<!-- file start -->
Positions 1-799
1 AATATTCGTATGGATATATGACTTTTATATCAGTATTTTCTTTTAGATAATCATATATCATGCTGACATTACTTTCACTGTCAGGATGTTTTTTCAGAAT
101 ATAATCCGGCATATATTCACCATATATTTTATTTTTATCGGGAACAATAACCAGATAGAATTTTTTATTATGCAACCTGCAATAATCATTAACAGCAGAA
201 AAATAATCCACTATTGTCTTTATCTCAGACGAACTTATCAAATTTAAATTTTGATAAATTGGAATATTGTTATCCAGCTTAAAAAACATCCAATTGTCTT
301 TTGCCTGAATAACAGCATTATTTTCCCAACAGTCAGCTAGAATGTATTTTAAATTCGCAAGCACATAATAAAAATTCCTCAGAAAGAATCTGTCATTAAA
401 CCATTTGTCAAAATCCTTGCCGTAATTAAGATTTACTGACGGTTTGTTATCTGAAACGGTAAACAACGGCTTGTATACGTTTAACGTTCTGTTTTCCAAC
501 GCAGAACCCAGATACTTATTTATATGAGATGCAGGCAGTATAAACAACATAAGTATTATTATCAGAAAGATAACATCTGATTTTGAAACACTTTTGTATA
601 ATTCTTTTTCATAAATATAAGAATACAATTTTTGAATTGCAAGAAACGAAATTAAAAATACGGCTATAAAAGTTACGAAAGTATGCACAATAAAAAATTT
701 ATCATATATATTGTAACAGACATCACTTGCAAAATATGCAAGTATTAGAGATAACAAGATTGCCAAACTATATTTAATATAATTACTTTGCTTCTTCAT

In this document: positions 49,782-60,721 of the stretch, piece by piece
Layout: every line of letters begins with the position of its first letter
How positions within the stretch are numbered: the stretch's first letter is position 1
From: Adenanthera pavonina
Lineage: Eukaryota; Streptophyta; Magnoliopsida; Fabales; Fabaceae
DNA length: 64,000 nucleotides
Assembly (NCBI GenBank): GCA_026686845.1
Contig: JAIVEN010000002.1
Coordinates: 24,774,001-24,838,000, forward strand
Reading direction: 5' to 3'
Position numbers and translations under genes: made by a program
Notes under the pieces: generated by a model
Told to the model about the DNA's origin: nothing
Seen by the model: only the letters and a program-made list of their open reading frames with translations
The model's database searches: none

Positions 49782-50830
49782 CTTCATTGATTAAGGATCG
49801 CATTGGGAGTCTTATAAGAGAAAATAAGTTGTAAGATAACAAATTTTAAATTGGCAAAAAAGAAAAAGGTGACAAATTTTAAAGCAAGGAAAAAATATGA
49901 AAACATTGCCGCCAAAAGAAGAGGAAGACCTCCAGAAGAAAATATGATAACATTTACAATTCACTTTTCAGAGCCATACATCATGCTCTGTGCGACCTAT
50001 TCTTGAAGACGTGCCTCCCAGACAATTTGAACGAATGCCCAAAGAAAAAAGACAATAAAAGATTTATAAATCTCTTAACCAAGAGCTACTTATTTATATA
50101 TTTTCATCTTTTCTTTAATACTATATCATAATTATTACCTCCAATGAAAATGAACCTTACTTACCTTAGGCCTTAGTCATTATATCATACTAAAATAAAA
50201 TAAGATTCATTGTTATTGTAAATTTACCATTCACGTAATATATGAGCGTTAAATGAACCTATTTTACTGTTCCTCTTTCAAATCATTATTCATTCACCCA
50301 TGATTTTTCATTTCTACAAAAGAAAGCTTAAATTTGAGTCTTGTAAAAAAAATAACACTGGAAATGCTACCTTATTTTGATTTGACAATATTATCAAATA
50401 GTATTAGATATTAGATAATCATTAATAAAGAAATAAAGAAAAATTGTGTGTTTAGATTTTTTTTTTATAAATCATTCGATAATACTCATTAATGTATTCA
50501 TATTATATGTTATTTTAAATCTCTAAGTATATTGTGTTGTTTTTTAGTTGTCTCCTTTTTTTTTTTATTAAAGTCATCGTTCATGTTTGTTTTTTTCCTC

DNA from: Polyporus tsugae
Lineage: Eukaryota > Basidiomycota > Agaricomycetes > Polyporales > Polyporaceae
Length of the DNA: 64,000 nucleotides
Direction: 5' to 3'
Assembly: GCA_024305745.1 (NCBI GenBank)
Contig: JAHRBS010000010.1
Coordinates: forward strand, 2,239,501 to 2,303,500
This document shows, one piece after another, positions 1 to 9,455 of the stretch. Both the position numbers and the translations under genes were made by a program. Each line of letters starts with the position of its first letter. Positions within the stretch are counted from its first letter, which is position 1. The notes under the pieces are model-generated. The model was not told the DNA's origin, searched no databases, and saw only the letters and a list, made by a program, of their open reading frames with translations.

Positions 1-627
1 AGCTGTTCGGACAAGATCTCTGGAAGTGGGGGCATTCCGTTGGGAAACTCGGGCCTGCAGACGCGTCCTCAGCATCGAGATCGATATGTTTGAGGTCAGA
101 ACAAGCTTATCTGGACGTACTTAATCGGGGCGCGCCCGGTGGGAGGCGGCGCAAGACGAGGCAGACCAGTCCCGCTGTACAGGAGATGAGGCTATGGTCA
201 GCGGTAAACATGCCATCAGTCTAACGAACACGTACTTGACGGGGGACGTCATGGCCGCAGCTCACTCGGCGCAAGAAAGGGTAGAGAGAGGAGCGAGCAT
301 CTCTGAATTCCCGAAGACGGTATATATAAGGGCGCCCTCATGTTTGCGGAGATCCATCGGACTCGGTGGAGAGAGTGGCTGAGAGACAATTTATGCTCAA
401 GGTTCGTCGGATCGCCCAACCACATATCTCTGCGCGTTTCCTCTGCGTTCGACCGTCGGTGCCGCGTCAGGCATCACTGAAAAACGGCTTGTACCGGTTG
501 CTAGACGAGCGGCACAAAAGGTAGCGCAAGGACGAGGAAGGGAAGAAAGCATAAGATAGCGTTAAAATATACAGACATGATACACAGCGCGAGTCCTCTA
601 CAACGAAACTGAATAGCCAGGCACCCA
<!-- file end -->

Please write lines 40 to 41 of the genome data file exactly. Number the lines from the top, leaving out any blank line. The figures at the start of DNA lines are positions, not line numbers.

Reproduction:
Contig: JAHRBS010000010.1
Coordinates: forward strand, 2,239,501 to 2,303,500